Ok... Lots of questions in there...
Do you go to great length to try to
position whatever you are recording
for best acoustics and mic position?
Yes - I go to great length to get the best possible sound from the raw recording. Yes, you can fix things in post, but these "Fixes" should only be used if something is "broken" about the recording. Playing with the mic position to get the best recording can save you a ton of time in post, and yield a much better, much more natural sounding recording.
Let's say you're recording an
elephant. He's in a pen and at one end
of it there's a big barn. Would you
try to get the elephant near the barn
to get some early refs and "liveness"
to the sound or would you try to bring
him more out in the open?
It all depends. Where does it sound best? Where are you getting the least amount of background noise? Does the Elephant settle down near the barn but get more energetic away from the barn? It's all about experimenting to figure out what sounds best.
What mic position techniques do you
have to record specific things? Or is
it always dead-on? Do you go off-axis
for recording a chainsaw for instance?
How about a lion roar?
Never recorded a lion, so I'll leave that one for Chuck.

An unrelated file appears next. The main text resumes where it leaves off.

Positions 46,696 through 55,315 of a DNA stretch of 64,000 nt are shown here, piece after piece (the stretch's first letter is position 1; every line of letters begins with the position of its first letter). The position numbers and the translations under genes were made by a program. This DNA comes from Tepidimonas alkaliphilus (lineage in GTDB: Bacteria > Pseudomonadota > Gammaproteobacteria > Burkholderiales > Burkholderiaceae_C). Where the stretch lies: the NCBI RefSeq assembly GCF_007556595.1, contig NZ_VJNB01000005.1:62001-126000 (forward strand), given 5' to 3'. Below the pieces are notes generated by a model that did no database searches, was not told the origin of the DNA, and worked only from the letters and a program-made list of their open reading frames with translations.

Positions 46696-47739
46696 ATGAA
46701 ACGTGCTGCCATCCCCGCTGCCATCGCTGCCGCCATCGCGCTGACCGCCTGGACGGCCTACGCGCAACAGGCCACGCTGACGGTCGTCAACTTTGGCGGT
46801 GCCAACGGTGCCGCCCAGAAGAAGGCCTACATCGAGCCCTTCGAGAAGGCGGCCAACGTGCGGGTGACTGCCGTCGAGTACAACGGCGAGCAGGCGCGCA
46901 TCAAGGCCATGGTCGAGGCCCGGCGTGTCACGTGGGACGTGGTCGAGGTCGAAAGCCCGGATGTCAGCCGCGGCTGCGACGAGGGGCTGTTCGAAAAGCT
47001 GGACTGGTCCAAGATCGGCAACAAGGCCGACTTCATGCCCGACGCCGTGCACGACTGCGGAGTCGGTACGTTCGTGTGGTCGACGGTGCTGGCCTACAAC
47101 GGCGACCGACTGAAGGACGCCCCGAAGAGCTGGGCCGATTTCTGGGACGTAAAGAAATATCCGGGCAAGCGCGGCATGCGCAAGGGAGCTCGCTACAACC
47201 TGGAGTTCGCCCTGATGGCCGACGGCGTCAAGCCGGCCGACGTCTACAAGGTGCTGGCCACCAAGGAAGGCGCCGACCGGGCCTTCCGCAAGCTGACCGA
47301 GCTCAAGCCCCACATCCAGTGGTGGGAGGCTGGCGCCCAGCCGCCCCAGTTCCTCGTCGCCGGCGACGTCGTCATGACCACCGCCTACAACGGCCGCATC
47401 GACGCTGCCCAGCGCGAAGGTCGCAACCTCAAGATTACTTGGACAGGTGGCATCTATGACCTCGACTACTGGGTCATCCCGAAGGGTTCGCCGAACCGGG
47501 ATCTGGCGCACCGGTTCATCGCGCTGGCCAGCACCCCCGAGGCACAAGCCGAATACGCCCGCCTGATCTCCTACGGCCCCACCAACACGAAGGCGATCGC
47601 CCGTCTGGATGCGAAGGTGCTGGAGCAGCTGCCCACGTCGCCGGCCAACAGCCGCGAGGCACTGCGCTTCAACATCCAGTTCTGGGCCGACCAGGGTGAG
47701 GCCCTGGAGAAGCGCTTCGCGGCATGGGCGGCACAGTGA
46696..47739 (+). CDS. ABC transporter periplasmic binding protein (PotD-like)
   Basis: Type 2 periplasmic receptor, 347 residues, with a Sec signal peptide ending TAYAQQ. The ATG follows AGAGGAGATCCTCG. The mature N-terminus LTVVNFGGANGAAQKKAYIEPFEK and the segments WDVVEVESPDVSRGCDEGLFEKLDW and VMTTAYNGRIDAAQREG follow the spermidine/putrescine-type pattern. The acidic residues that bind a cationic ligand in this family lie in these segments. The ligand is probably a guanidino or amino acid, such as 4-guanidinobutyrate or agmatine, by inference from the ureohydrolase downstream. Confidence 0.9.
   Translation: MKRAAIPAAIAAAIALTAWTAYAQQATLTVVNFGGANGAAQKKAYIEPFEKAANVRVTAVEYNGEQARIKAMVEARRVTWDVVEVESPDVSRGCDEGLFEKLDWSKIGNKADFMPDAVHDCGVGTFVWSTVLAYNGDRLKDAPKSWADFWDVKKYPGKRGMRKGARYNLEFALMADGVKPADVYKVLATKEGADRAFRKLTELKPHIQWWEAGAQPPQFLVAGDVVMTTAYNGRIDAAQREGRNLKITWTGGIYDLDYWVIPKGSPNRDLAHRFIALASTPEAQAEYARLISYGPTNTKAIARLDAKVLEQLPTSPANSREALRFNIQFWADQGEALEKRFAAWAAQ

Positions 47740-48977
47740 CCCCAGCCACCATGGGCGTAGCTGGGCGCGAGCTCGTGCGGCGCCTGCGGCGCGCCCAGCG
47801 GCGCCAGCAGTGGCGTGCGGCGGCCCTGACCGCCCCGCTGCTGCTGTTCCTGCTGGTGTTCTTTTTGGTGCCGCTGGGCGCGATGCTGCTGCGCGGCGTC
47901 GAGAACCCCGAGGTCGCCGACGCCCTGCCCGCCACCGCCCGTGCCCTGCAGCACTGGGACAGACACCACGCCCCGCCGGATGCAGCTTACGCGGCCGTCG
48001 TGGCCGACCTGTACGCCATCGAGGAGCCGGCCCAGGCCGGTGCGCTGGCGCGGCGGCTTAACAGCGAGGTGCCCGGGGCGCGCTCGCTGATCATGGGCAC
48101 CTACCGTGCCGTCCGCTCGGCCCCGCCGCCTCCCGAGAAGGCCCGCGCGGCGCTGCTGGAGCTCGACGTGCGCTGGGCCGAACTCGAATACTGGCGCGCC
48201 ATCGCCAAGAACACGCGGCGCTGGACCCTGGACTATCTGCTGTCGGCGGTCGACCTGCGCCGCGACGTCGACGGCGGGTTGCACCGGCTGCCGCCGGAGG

As for position, you generally want to record with the mic on-axis. Basically, you want to keep the sound within the polar pattern of the microphone. There are a few exceptions, but they can only be done in VERY quiet environments (e.g. vocal booth, foley room, etc...). I wouldn't go off-axis for a chain saw, I would just use a high SPL level mic. If it sounds too "tinny" or "metallic", try a different mic.
For very loud SPL stuff do you walk
closer/farther until it sounds good in
How loud are we talking? Generally, I'll start with my mic at a safe distance and audition the sound, checking my levels, then adjust from there. I generally get the mic as close as possible without distorting the pre's. In-line pads are your friend for this. But make sure you know what your mic can handle first!
Also, for most sounds I have multiple mics at multiple perspectives, so if I'm using a mic close up on a loud sound, I'll also have a mic (or a few) back a bit to capture ambience, different sound characteristics, etc...
Do you use noise-cancelling headphones
NEVER!!!! Noise-canceling headphones have some of the worst frequency responses on the face of the planet! You'll never actually get an accurate representation of what your sound actually sounds like, then you'll get back home and wonder why your recording sounds so strange over speakers but great in headphones. I'd stick to the standards - the Sony MDR7506, MDR7509, or one of the Beyerdynamic ones (DT770, DT880).
Bose Quiet Comfort http://graphs.headphone.com/graphCompare.php?graphType=0&graphID%5B%5D=1743
Music recording is my main background
and I want to know if my knowledge of
acoustics can help apply to field
Very much so! My original background is music recording as well. Let me know if there's any other way I can help you!